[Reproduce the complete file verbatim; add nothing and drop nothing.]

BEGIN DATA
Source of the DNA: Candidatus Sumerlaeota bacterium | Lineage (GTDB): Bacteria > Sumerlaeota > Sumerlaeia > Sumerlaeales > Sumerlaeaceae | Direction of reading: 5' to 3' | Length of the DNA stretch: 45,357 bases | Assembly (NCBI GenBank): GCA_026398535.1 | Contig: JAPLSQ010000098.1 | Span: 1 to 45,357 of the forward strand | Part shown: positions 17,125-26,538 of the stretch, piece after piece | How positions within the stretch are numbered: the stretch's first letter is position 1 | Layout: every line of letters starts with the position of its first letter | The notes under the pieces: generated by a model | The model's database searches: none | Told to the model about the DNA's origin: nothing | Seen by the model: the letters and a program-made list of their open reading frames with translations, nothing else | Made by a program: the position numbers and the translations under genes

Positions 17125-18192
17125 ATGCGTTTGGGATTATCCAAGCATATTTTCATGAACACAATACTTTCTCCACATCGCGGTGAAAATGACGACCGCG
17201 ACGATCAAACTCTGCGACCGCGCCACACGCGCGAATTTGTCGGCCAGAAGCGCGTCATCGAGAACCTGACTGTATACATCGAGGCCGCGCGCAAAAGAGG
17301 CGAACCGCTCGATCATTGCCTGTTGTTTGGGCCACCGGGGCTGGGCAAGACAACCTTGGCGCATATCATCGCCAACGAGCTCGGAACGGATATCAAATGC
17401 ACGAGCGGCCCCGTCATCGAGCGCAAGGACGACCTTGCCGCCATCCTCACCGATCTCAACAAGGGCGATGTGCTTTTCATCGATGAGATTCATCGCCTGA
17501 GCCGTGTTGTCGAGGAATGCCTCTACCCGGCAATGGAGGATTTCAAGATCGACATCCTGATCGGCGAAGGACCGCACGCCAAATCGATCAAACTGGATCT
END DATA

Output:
Source of the DNA: Candidatus Sumerlaeota bacterium | Lineage (GTDB): Bacteria > Sumerlaeota > Sumerlaeia > Sumerlaeales > Sumerlaeaceae | Direction of reading: 5' to 3' | Length of the DNA stretch: 45,357 bases | Assembly (NCBI GenBank): GCA_026398535.1 | Contig: JAPLSQ010000098.1 | Span: 1 to 45,357 of the forward strand | Part shown: positions 17,125-26,538 of the stretch, piece after piece | How positions within the stretch are numbered: the stretch's first letter is position 1 | Layout: every line of letters starts with the position of its first letter | The notes under the pieces: generated by a model | The model's database searches: none | Told to the model about the DNA's origin: nothing | Seen by the model: the letters and a program-made list of their open reading frames with translations, nothing else | Made by a program: the position numbers and the translations under genes

Positions 17125-18192
17125 ATGCGTTTGGGATTATCCAAGCATATTTTCATGAACACAATACTTTCTCCACATCGCGGTGAAAATGACGACCGCG
17201 ACGATCAAACTCTGCGACCGCGCCACACGCGCGAATTTGTCGGCCAGAAGCGCGTCATCGAGAACCTGACTGTATACATCGAGGCCGCGCGCAAAAGAGG
17301 CGAACCGCTCGATCATTGCCTGTTGTTTGGGCCACCGGGGCTGGGCAAGACAACCTTGGCGCATATCATCGCCAACGAGCTCGGAACGGATATCAAATGC
17401 ACGAGCGGCCCCGTCATCGAGCGCAAGGACGACCTTGCCGCCATCCTCACCGATCTCAACAAGGGCGATGTGCTTTTCATCGATGAGATTCATCGCCTGA
17501 GCCGTGTTGTCGAGGAATGCCTCTACCCGGCAATGGAGGATTTCAAGATCGACATCCTGATCGGCGAAGGACCGCACGCCAAATCGATCAAACTGGATCT